Skip to content

Congress Likely the Next Stop for D.C. Pot Decriminalization Bill

The D.C. Council gave final approval on Tuesday to a bill that makes possession of small amounts of marijuana in the nation’s capital a civil offense, with penalties similar to a parking ticket.

If enacted, the pot decriminalization measure could create an interesting dynamic for marijuana enthusiasts around Capitol Hill. The local law would not apply on land under federal government jurisdiction, meaning possessing the drug on the Capitol campus could still land offenders behind bars, even though small amounts would not be a crime in other parts of the city.

Under the pot decriminalization proposal from Ward 6 Councilmember Tommy Wells, who represents Capitol Hill and is also running for mayor, getting busted with one ounce or less of the drug would result in a fine of $25. The criminal offense currently carries up to six months in jail and a $1,000 fine.

Wells called the bill a “step in the right direction” in a city that leads the country in marijuana arrests. Still, the version approved in Tuesday’s 10-1 vote is not as potent as the legislation Wells first proposed. He tried to decriminalize smoking in public, making it a civil offense punishable by a $100 fine — the same as littering — rather than a criminal offense carrying up to six months in jail and a $1,000 fine.

Councilmembers balked at the thought of marijuana smoke billowing from front porches, and people sharing joints on the sidewalk. The amended version of the bill would lower the maximum penalty for smoking in public to 60 days in jail and a $500 fine. It would also protect individuals from being subject to detainment, frisking, searching, and arrest based solely on possession of one ounce or less of marijuana, or based on the smell of marijuana alone.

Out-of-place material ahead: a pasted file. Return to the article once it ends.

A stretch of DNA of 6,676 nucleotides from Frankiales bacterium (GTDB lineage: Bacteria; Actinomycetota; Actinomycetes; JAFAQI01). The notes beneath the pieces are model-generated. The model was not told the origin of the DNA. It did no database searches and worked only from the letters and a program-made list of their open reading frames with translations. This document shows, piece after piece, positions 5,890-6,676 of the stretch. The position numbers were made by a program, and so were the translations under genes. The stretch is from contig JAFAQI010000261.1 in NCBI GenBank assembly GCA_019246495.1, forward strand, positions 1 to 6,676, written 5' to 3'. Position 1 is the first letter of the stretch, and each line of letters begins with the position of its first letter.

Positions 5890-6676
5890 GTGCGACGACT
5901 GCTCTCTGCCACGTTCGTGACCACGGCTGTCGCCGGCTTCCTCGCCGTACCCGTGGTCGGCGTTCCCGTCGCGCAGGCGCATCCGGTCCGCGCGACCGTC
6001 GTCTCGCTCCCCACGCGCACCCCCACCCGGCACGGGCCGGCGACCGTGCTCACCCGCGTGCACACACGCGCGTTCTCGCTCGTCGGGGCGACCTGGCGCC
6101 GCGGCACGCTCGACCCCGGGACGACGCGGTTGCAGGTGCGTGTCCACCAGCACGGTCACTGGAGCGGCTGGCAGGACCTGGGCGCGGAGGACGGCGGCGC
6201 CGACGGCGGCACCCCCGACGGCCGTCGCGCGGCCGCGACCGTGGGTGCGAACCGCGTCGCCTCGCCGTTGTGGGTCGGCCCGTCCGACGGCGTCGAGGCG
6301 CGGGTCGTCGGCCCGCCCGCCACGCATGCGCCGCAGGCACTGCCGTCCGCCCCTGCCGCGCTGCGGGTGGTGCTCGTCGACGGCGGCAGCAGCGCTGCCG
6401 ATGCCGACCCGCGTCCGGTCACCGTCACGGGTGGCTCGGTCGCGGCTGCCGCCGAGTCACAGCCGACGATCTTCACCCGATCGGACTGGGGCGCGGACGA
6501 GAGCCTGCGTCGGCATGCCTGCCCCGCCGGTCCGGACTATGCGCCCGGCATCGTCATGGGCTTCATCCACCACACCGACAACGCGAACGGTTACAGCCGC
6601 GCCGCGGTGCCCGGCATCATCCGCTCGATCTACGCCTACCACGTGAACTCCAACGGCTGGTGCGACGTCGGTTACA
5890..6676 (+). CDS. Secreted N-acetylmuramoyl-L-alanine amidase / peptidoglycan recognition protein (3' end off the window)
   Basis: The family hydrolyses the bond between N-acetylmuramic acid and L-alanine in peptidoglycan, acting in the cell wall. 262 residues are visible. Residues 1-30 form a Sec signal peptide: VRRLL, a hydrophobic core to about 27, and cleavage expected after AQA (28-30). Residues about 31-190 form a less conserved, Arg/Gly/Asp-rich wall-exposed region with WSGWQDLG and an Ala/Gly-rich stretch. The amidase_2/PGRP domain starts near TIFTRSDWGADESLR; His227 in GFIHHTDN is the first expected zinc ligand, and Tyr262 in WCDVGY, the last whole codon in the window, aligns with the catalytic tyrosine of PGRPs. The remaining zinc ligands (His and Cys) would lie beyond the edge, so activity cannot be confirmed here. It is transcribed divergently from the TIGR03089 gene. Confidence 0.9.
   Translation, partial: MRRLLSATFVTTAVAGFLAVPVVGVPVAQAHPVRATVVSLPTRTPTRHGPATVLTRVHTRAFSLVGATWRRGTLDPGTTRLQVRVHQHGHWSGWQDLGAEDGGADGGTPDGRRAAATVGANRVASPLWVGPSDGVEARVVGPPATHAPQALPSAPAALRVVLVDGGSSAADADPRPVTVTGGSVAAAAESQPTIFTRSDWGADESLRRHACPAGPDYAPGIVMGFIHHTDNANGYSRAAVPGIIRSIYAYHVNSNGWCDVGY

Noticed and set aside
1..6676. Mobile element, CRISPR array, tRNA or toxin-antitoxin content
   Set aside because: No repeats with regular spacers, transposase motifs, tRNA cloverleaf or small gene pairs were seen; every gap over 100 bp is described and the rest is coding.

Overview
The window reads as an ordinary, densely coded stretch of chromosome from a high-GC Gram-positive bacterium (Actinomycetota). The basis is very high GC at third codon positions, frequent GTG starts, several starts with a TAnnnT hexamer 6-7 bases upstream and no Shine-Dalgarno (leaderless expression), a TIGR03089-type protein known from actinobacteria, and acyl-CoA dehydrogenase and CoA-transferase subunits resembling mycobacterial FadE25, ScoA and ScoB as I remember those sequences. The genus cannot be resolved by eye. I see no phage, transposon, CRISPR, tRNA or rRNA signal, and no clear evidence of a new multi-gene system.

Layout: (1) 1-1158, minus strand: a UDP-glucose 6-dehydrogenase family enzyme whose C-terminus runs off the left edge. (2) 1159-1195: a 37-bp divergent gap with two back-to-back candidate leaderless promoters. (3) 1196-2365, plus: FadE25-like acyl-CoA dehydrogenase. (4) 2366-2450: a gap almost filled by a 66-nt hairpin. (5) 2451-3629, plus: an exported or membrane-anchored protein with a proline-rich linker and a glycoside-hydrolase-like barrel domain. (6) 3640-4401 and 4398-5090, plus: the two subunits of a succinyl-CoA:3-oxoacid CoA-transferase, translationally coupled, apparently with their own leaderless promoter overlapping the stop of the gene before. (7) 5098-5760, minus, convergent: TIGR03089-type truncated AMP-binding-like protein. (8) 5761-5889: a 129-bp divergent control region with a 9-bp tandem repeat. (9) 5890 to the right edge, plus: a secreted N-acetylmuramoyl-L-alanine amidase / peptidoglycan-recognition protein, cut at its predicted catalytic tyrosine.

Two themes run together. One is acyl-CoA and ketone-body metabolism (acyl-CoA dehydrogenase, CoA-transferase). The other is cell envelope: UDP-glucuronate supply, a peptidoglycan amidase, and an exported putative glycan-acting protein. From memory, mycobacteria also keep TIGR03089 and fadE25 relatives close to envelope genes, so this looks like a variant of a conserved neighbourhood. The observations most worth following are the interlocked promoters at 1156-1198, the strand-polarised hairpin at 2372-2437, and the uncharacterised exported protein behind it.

The bill does not change existing laws related to driving under the influence, which also raised some concerns.

Councilmember Vincent Orange, one of four members on the council running for mayor, accused his colleagues of being in a “rush” to pass the measure before the April 1 Democratic primary, without fully exploring the consequences.

“This is all about getting votes,” he criticized, before voting present on the bill.

Mayor Vincent Gray, who is running for re-election, supports efforts to decriminalize possession of marijuana, saying the drug is generally accepted to be no more harmful or addictive than alcohol or tobacco. Gray opposed the language that would have decriminalized public smoking, but supported decriminalizing possession as a way to reduce the number of D.C. residents with arrest records for petty offenses.

Once Gray signs the bill, it will head to Congress, where lawmakers will have 60 legislative days to review it.

While Congress thwarted D.C.’s last effort to change pot policy — a 1998 ballot initiative to legalize medical marijuana — supporters are confident decriminalization will stand. Seventeen states have adopted similar measures, and the Justice Department has taken a hands-off approach to enforcement.

As the D.C. Council cast its vote at city hall, a House Oversight and Government Reform Committee panel convened to review the Drug Enforcement Agency’s enforcement of marijuana laws in Colorado and Washington, where voters have opted to legalize the drug for recreational purposes. Advocates are pressing to get a referendum on legalizing the drug on D.C. ballots in November.

“This is a big step forward for our nation’s capital, as well as our nation as a whole,” said Dan Riffle, director of federal policies for the Marijuana Policy Project, which supported the decriminalization bill. “Clearly, marijuana prohibition’s days are numbered in the United States.”

Recent Stories

Voters got first true 2024 week with Trump on trial, Biden on the trail

Supreme Court to hear oral arguments on abortion and Trump

House passes $95.3B aid package for Ukraine, Israel, Taiwan

Senate sends surveillance reauthorization bill to Biden’s desk

Five races to watch in Pennsylvania primaries on Tuesday

‘You talk too much’— Congressional Hits and Misses